Chart via the Minneapolis Fed:
That is, has the economy snapped in such a way that it can’t bounce back to its previous form? This might be true in the labor market. Mark Thoma takes a shot at the issue:
The 400,000 number used above assumes that employment will return to its pre-recession levels, but if structural changes in the economy result in a lower normal level of employment, something many economists believe is a real possibility, then labor markets are even further off than indicated above. Personally, I believe that normal employment post-recession (i.e., after resources have moved out of housing, auto production, and finance and found new homes in other industries) won’t be far away from where it was pre-recession, but during the transition period, the rate of employment will be lower than pre-recession levels.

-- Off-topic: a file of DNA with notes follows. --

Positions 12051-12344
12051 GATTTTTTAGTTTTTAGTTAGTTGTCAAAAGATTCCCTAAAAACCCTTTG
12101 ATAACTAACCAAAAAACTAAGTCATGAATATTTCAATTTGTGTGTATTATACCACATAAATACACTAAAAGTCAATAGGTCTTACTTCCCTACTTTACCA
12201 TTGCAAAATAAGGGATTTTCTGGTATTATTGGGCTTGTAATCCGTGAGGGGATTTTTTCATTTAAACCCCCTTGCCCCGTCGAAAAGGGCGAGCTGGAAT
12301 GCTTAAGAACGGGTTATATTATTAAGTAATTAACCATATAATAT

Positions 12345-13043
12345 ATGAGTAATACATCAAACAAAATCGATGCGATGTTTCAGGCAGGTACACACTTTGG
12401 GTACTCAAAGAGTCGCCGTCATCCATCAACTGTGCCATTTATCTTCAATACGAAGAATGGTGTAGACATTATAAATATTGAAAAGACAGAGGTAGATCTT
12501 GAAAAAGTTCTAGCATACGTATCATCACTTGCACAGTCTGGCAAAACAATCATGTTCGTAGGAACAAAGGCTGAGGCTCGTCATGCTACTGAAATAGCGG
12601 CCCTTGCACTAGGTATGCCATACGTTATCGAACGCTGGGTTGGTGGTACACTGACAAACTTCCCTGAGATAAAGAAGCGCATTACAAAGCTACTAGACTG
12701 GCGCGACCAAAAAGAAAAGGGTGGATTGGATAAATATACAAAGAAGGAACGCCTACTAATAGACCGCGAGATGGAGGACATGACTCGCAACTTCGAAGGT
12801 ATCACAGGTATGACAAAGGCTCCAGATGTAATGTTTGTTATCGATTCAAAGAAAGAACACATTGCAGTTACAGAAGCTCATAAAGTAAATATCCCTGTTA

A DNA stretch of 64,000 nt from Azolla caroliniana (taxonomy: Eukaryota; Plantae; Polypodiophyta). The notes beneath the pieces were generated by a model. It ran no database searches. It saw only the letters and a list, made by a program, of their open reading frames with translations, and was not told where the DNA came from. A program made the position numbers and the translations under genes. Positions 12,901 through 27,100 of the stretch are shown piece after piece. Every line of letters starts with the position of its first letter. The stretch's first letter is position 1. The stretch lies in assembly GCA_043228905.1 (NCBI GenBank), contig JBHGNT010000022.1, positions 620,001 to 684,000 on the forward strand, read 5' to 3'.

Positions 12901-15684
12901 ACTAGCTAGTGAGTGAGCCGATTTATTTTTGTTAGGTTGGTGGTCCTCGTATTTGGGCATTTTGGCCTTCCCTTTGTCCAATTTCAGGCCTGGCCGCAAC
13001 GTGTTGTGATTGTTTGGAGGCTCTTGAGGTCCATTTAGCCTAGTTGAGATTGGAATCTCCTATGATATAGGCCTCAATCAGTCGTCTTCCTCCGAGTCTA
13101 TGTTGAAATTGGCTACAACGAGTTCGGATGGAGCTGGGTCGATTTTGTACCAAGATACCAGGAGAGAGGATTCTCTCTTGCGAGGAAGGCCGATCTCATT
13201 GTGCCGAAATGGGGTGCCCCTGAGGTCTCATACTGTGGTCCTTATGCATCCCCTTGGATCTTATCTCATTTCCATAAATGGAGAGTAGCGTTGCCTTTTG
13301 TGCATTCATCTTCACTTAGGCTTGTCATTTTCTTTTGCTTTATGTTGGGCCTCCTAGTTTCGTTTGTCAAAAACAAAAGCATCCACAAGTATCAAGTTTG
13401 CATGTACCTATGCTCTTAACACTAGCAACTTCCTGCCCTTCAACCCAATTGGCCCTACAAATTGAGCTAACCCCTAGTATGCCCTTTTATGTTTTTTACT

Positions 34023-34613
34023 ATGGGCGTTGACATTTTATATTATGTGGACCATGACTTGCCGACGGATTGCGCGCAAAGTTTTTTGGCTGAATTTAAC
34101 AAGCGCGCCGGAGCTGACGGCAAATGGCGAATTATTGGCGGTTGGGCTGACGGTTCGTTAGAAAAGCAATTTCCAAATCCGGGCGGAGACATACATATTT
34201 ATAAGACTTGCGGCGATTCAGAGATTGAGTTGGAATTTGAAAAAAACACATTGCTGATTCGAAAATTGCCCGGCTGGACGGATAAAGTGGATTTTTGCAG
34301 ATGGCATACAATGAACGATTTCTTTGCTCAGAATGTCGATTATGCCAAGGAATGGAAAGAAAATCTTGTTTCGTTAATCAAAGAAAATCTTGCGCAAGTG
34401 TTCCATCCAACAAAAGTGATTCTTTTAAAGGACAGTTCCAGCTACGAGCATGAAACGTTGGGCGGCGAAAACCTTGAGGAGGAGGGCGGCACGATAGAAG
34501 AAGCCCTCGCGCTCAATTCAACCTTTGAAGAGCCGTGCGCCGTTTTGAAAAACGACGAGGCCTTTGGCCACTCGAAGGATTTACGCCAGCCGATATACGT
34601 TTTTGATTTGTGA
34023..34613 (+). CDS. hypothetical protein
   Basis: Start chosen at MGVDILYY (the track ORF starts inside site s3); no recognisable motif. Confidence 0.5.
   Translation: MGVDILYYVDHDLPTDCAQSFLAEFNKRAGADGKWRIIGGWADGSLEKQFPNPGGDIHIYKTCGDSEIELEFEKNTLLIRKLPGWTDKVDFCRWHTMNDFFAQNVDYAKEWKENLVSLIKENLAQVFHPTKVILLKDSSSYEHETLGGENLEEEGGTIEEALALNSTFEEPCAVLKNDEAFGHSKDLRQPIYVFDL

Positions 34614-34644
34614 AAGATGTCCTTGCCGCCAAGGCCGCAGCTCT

Me: Just how long will that “transition period” be? I think he is too flippant about the challenges of moving resources out of autos, housing and finance. Wow, the hopes for clear energy must be awfully high!